Yesterday, following a crackdown by UK Revenue and Customs, nine leading British companies were ordered to hand over nearly £200,000 in fines and payouts to interns who had been working for free. Over in the UK, this is a landmark case in relation to unpaid internships.
HMRC looked into 40 cases where employers were accused of using interns as full members of staff in 2012-13, nine of whom they have taken action against. While HMRC have refused to identify any of the nine companies involved, Arcadia have confirmed they have ‘worked with HMRC’ regarding the making of payments to former interns.
Arcadia, owned by billionaire Sir Philip Green, run Topshop, Miss Selfridge, Burtons, BHS and Dorothy Perkins, have recruited interns in their London head office.
Thousands of companies all over the world, including in Ireland, regularly recruit graduate workers without pay and only give them expenses or a small allowance for their efforts. This seems to be particularly common trend in the communications industry and I really don’t understand why, when that intern is doing a full time job.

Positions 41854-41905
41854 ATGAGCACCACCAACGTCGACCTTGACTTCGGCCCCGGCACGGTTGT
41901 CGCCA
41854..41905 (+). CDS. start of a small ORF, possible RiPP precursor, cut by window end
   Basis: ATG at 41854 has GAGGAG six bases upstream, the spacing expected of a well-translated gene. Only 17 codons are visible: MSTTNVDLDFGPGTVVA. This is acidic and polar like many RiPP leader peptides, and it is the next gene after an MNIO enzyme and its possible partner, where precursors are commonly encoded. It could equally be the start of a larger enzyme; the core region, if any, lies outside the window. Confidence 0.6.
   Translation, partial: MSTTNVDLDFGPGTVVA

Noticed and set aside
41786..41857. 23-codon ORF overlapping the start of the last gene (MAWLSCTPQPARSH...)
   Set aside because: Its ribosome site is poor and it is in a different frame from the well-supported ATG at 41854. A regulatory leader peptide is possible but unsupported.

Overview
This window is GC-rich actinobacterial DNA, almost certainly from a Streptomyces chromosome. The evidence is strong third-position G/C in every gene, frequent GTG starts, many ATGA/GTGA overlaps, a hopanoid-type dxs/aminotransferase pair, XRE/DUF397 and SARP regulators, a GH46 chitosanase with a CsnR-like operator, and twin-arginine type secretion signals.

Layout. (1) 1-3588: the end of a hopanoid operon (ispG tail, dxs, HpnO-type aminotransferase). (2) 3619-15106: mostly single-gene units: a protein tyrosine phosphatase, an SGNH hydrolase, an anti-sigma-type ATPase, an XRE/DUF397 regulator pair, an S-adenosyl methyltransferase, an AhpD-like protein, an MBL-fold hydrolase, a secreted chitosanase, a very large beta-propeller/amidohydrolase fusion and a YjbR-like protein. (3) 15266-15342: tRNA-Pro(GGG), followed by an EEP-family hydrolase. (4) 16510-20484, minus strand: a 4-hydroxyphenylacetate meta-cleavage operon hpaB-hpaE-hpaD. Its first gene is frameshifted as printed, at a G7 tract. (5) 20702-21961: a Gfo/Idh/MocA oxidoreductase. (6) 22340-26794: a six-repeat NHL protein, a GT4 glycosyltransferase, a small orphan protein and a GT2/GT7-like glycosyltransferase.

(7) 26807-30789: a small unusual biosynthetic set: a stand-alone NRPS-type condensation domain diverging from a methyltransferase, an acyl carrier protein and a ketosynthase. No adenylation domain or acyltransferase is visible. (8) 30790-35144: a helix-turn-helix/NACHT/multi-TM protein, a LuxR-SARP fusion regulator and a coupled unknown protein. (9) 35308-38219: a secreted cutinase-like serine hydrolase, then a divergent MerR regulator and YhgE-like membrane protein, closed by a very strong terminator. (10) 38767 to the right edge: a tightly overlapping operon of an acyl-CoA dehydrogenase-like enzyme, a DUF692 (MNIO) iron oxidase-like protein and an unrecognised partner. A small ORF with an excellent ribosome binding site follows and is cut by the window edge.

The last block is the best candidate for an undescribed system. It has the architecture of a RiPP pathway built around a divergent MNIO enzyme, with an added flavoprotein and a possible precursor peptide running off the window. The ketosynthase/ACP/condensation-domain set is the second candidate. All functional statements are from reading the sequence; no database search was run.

Michelle Wyer, assistant director of HMRC’s National Minimum Wage team, said: ‘Unpaid interns can provide valuable opportunities. However, we are clear that employing unpaid interns instead of workers in order to avoid the National Minimum Wage is wrong. That is why we are cracking down on it. When an intern makes a complaint to the Pay and Work Rights Helpline about their pay conditions that case is prioritised within HMRC to ensure their employer is complying with the law. Where that’s not the case, HMRC will not hesitate to take action. Paying the national minimum wage is the law not a choice, and the rules apply to all employers equally.’
I only hope the Irish government wake up soon and this case is echoed in Ireland, although, I very much doubt it will be.